Of mice, men, and birds: mechanisms and evolution of recombination hotspots
Abstract: Meiotic recombination is a fundamental genetic process that generates new combinations of alleles on which natural selection can act and, in most sexually-reproducing organisms, ensures the proper alignment and segregation of chromosomes. Recombination events are initiated by double strand breaks deliberately inflicted on the genome during meiosis. In this talk, I’ll present accumulating evidence from my group and others, which suggests two main mechanisms by which the locations of these double strand breaks are specified, with dramatic evolutionary consequences. In apes and mice, recombination events are directed by binding of the gene PRDM9 and hotspots evolve rapidly across populations and species. In species that lack PRDM9, in contrast, recombination events appear to be predominately localized to promoter-like features of the genome and to be evolutionarily stable. These observations sketch the outline of a general pattern whereby the binding specificity of PRDM9 drives rapid turnover, whereas the reliance on accessible, functional genomic features leads to stasis.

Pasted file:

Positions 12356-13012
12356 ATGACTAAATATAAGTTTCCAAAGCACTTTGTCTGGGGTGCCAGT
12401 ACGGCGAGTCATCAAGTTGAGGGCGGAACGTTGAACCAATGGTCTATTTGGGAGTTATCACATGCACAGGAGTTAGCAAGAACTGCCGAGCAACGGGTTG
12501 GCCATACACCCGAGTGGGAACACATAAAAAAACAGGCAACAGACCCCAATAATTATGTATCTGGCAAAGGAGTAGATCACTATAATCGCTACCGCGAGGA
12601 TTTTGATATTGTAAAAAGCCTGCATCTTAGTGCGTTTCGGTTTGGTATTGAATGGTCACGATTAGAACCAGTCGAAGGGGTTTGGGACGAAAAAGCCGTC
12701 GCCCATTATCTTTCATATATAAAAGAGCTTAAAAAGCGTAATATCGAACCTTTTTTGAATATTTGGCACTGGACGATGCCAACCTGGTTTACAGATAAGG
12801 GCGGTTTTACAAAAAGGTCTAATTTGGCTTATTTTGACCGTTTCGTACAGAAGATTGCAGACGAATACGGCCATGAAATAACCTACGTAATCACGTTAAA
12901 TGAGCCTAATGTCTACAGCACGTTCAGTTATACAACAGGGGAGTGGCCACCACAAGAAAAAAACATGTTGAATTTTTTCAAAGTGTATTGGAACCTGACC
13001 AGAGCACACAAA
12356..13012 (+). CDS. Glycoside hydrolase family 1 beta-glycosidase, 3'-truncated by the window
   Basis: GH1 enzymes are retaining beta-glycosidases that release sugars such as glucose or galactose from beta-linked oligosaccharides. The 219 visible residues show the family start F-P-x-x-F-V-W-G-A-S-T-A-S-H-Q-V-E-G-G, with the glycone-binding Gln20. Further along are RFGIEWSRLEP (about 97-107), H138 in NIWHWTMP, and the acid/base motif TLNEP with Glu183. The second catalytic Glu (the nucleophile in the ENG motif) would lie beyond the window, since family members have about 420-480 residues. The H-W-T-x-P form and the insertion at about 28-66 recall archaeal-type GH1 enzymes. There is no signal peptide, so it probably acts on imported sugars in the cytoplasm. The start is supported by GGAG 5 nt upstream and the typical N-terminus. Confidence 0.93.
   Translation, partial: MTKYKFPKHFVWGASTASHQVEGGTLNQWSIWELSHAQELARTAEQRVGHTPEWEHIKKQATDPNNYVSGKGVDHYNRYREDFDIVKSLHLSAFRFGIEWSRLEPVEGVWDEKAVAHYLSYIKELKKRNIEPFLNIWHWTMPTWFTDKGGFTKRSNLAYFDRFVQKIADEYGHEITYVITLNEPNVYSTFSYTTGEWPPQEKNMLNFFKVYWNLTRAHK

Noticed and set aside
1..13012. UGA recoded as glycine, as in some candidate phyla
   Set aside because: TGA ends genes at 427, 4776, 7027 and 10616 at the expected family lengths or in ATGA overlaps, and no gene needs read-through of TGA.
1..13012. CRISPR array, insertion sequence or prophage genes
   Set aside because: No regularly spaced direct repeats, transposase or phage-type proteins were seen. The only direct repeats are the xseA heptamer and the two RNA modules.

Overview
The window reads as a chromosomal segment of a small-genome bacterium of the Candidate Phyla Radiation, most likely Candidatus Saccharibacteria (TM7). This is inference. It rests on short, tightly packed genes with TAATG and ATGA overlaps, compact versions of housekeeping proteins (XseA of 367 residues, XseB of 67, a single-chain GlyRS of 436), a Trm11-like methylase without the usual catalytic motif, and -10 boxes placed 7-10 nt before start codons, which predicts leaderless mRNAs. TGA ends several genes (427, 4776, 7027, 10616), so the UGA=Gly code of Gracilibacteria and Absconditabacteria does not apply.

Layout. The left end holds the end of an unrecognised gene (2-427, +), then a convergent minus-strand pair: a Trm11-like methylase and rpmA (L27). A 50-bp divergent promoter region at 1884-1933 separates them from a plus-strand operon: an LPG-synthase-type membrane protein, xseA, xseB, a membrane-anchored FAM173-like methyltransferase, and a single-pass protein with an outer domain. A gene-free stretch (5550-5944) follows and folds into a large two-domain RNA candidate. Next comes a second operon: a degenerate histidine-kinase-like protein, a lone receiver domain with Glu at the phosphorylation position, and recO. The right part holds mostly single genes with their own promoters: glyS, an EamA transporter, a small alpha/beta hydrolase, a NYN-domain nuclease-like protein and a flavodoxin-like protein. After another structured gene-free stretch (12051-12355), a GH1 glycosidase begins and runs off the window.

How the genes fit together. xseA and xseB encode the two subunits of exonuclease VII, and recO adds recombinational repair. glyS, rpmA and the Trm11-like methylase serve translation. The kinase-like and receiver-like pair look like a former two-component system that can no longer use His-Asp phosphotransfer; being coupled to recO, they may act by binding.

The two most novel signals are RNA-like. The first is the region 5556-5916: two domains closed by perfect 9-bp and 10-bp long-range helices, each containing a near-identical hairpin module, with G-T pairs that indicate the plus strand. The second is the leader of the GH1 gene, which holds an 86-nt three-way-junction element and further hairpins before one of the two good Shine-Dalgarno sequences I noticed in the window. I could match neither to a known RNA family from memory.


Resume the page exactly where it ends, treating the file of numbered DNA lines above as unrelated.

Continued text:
Molly received a B.A. in Mathematics from Princeton University and a Ph.D. from the Committee on Evolutionary Biology at the University of Chicago, working with Brian Charlesworth and Dick Hudson. Her postdoc was in the group of Peter Donnelly in the Statistics Dept. of the University of Oxford, and was followed by a two year stint as a research scientist at the Max Planck Institute for Evolutionary Anthropology. Before moving to Columbia University, she was a faculty member at the University of Chicago (where she was also a Howard Hughes Medical Institute Early Career Scientist) as well as, briefly, at Brown University.